This post is adapted from a lesson in Indeed Academy, the free training platform designed to help recruiters get the most out of Indeed.
If you’re waiting for your ideal job applicant to send their resume your way, get comfortable — because there’s no telling how long that might take. With the unemployment rate at its lowest since 2000 and more and more employers competing to hire top talent, sitting back and waiting could mean missing out on the right person for the job.
If you take a more proactive approach, you’re more likely to have an edge over other companies in discovering quality candidates sooner.
In a previous post we showed you how to use Indeed Resume’s advanced search functions to find candidates with the right combinations of qualifications. But we’re just getting started. Keep reading to learn how to get even stronger, more targeted Indeed Resume results using Boolean searches.
Understanding Boolean searches
Before we jump into what Boolean searches look like, let’s start with a little background on the term “Boolean.” Boolean search operators are named for the 19th English mathematician and logician George Boole, who laid the foundation for the search logic we use for many search engine databases today — which means you’ve likely already worked with Boolean searches without even realizing it.
Because Boole was a logician, these search operators are highly logical and intuitive. By simply combining words and phrases with terms like AND and OR, you can connect search terms together and effectively narrow your search results.
Using Search Operators and Boolean Operators
Just as with search operators, Boolean search operators can be used in both the “What” field and the advanced search page on Indeed Resume.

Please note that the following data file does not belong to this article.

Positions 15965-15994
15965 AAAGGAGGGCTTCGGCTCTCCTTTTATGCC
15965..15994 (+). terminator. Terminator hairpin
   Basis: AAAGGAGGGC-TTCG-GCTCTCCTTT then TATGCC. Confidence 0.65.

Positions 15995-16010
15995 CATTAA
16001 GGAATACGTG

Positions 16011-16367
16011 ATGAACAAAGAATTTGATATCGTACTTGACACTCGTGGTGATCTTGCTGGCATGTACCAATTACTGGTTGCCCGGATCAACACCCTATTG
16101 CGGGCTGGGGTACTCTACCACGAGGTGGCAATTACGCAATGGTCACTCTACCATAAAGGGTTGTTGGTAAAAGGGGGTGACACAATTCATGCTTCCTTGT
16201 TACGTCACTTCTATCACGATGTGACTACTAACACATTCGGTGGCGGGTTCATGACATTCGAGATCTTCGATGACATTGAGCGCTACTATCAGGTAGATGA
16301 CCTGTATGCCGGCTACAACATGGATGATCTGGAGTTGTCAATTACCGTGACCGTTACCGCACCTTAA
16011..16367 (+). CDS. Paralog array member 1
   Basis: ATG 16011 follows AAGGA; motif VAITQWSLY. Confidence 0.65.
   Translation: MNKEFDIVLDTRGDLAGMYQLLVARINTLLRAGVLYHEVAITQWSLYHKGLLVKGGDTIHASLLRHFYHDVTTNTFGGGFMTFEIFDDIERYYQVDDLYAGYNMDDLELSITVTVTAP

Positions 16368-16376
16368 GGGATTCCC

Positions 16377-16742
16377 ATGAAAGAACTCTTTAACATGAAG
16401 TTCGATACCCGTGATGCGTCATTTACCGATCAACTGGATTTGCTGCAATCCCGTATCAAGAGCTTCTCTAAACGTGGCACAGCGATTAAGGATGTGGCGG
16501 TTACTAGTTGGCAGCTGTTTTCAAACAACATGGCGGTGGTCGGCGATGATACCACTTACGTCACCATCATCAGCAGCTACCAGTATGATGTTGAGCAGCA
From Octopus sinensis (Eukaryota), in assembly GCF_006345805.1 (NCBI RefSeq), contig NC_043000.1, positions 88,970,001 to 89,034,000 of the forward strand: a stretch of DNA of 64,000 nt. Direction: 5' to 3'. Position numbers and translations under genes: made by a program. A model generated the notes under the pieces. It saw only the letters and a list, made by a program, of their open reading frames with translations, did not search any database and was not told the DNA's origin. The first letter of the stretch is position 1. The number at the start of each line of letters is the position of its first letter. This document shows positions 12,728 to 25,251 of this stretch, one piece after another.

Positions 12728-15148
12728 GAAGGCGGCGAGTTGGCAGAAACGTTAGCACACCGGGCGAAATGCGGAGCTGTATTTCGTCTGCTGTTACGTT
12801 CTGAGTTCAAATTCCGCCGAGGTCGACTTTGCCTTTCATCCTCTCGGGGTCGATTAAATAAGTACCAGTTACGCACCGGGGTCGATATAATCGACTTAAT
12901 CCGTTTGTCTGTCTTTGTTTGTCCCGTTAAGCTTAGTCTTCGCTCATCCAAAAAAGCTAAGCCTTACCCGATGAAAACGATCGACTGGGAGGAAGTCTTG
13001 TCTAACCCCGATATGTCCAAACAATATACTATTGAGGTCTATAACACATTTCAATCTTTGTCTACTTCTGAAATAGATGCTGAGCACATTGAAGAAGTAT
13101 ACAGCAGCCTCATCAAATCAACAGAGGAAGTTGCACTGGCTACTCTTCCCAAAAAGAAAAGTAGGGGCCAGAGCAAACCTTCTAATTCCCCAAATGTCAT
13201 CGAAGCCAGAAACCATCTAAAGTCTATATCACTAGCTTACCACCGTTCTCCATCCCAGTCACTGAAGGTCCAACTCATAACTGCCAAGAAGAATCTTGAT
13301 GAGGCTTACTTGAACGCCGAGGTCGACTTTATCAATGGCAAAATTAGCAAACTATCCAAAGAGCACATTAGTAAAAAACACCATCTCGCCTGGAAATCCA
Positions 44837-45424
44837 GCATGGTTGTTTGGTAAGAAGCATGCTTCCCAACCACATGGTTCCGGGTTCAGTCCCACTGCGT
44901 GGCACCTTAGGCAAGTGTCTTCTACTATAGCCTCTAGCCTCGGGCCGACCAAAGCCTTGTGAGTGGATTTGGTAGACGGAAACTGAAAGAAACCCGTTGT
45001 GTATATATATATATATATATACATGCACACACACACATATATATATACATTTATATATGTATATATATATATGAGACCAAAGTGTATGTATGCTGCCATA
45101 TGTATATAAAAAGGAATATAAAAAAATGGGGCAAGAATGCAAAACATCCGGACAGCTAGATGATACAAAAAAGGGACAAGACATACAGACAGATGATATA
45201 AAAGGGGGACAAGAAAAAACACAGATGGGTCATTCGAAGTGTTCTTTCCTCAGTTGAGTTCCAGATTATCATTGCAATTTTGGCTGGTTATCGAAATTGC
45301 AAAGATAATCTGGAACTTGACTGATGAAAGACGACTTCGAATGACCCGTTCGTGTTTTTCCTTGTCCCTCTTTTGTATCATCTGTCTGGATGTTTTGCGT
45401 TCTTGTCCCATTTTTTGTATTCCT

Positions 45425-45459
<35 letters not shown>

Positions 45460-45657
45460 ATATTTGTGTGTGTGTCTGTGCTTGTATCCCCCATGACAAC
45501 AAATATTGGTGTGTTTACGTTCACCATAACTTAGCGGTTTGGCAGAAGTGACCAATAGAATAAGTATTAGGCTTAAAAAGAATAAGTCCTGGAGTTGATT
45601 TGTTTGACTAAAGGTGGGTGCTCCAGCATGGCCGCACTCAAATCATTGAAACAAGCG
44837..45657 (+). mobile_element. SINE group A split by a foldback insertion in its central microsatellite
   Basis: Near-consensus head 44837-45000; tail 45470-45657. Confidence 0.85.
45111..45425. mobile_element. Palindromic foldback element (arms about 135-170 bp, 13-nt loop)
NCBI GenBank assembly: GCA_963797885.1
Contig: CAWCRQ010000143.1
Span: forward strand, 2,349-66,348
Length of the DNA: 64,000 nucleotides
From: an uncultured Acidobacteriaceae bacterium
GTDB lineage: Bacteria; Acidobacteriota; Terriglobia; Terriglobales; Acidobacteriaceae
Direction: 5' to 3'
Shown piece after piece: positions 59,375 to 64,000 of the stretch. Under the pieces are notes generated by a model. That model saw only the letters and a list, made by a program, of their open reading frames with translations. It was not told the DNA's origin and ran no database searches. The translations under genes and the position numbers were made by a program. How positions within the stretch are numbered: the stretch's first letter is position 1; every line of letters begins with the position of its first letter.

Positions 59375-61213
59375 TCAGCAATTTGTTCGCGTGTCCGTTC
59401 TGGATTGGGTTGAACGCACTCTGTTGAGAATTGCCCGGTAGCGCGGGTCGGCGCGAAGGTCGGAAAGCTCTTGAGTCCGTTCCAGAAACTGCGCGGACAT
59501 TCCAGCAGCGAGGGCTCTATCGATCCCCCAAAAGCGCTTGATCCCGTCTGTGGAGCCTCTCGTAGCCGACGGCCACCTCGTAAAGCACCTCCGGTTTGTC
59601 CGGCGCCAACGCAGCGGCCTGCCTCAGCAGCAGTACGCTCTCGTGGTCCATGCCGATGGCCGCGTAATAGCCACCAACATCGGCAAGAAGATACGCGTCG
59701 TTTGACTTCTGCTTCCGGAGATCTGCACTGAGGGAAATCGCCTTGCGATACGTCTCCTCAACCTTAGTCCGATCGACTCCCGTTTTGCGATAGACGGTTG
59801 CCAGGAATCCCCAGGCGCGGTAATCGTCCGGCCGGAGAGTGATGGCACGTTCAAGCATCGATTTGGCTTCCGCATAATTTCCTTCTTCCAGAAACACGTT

Let’s look at some examples using the anytitle: search operator we covered previously. But this time, we’ll add Boolean operators to narrow our search even further.
If you want to find candidates who’ve worked as either Creative Directors or Art Directors at some point in their careers, simply run a search using the Boolean search operator OR. As we mentioned in part one, you’ll need to use quotation marks because your search terms contain more than one word.
Therefore, you would type the following into the search field:
anytitle: (“Creative Director” OR “Art Director”)
On the other hand, if you’re looking for candidates who have worked as both a Creative Director and an Art Director at any point in their careers, you’d simply use the AND operator in place of OR. So you’d type in the following search:
anytitle: (“Creative Director” AND “Art Director”).
So far we’ve covered how to use search operators and Boolean operators to search for specific resumes, but sometimes you need to exclude certain resumes from a search. For example, let’s say you don’t want to pull up anyone who currently holds the position of Chief Creative Director.
Just as you would with simple arithmetic, you use a minus sign before the search operator you want to exclude:
-title: “Chief Creative Director”.
As an example, if you wanted to find someone who has worked as a Creative Director at some point in their career, but who isn’t currently working as a Chief Creative Director, you would run the following search:
-title: “Chief Creative Director” anytitle: “Creative Director”.
In this example, it’s important to note that we can create a search for titles while also excluding titles from the search only because we’ve used two different operators (title:) and (anytitle:). What’s the difference between “title” and “anytitle?” You’ll want to use “title” if you’re looking for a candidate’s most recent position, but if you’re looking for candidates who have held that title at any point in their career, you’ll want to use “anytitle”.
Not too difficult, right? Visit Indeed Resume to try out some searches of your own. When you understand how to use regular search operators and Boolean search operators, Indeed Resume becomes an even more powerful resource for making sure you have the right candidates in front of you at the right time, no sitting and waiting required.
Want more tips? Learn how to read between the lines of a resume here.